- [Show abstract] [Hide abstract] ABSTRACT: For (64) Cu radiolabeling of biomolecules to be used as in vivo positron emission tomography (PET) imaging agents, various chelators are commonly applied. It has not yet been determined which of the most potent chelators-NODA-GA ((1,4,7-triazacyclononane-4,7-diyl)diacetic acid-1-glutaric acid), CB-TE2A (2,2'-(1,4,8,11-tetraazabicyclo[6.6.2]hexadecane-4,11-diyl)diacetic acid), or CB-TE1A-GA (1,4,8,11-tetraazabicyclo[6.6.2]hexadecane-4,11-diyl-8-acetic acid-1-glutaric acid)-forms the most stable complexes resulting in PET images of highest quality. We determined the (64) Cu complex stabilities for these three chelators by a combination of complex challenge and an in vivo approach. For this purpose, bioconjugates of the chelating agents with the gastrin-releasing peptide receptor (GRPR)-affine peptide PESIN and an integrin αv β3 -affine c(RGDfC) tetramer were synthesized and radiolabeled with (64) Cu in excellent yields and specific activities. The (64) Cu-labeled biomolecules were evaluated for their complex stabilities in vitro by conducting a challenge experiment with the respective other chelators as challengers. The in vivo stabilities of the complexes were also determined, showing the highest stability for the (64) Cu-CB-TE1A-GA complex in both experimental setups. Therefore, CB-TE1A-GA is the most appropriate chelating agent for *Cu-labeled radiotracers and in vivo imaging applications. © 2015 WILEY-VCH Verlag GmbH & Co. KGaA, Weinheim.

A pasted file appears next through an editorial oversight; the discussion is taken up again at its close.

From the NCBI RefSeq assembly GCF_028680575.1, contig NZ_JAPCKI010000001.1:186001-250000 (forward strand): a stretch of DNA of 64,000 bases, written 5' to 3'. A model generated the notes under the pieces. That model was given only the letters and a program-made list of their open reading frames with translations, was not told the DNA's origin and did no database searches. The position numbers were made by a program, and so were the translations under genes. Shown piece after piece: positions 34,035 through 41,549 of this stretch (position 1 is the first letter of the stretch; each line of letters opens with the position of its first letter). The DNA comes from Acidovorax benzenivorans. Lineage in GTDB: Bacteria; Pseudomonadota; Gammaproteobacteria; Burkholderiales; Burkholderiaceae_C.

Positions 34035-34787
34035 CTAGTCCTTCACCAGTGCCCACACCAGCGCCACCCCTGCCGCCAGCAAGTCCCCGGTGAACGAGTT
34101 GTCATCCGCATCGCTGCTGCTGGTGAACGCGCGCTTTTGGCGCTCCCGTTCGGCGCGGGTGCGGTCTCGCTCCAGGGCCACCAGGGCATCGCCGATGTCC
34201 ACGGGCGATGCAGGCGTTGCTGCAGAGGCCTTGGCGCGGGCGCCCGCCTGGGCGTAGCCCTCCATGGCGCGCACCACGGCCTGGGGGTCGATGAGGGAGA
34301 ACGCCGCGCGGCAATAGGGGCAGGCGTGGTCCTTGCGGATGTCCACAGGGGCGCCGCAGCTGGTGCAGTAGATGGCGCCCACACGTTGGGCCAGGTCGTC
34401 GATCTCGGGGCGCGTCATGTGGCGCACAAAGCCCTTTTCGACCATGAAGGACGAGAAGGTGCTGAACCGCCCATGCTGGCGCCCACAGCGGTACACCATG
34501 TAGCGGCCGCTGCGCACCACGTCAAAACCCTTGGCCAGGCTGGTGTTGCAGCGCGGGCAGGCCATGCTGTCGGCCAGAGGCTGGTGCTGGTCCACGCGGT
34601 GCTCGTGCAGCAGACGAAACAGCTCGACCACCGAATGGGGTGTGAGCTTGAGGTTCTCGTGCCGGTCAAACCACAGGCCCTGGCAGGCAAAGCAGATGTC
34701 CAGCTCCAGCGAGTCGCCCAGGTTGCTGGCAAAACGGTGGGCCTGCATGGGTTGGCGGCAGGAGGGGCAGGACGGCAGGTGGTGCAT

- [Show abstract] [Hide abstract] ABSTRACT: Radiolabeled peptides for tumor imaging with positron emission tomography (PET) that can be produced with kits are currently in the spot light of radiopharmacy as well as nuclear medicine. The diagnosis of neuroendocrine tumors in particular has been a prime example for the usefulness of peptides labeled with a variety of different radionuclides. Among those, (68)Ga and (18)F stand out because of the ease of radionuclide introduction (e.g. (68)Ga isotope) or optimal nuclide properties for PET imaging (slightly favoring (18)F isotope). In vivo properties of GMP-compliant, newly developed kit-like producible (18)F-SiFA- and (18)F-SiFAlin- (SiFA = silicon-fluoride acceptor) modified TATE derivatives were compared to the current clinical gold standard (68)Ga-DOTATATE for high quality imaging of somatostatin receptor-bearing tumors. SiFA- and SiFAlin-derivatized somatostatin analogs were synthesized and radiolabeled using cartridge-based dried (18)F and purified via a C18 cartridge (RCY 49.8 ± 5.9% within 20-25 min) without HPLC purification. Tracer lipophilicity and stability in human serum were tested in vitro. Competitive receptor binding affinity studies were performed using AR42J cells. The most promising tracers were evaluated in vivo in an AR42J xenograft mouse model by ex vivo biodistribution as well as in vivo PET/CT imaging studies for evaluation of their pharmacokinetic profiles and the results were compared to those of the current clinical gold standard (68)Ga-DOTATATE. Synthetically easily accessible (18)F-labeled silicon-fluoride acceptor modified somatostatin analogs were developed. They exhibited high binding affinities to somatostatin receptor-positive tumor cells (1.88-14.82 nM). The most potent compound demonstrated comparable pharmacokinetics and an even slightly higher absolute tumor accumulation level in ex vivo biodistribution studies as well as higher tumor SUVs in PET/CT imaging than (68)Ga-DOTATATE in vivo. The radioactivity uptake in non tumor tissue was higher than for (68)Ga-DOTATATE. The introduction of the novel SiFA building block SiFAlin as well as of hydrophilic auxiliaries enables a favorable in vivo biodistribution profile of the modified TATE peptides, resulting in high tumor-to-background ratios however still lower than those observed with (68)Ga-DOTATATE. Moreover, the SiFA-methodology enables a kit-like labeling procedure for (18)F-labeled peptides advantageous for routine clinical application. Copyright © 2015 by the Society of Nuclear Medicine and Molecular Imaging, Inc.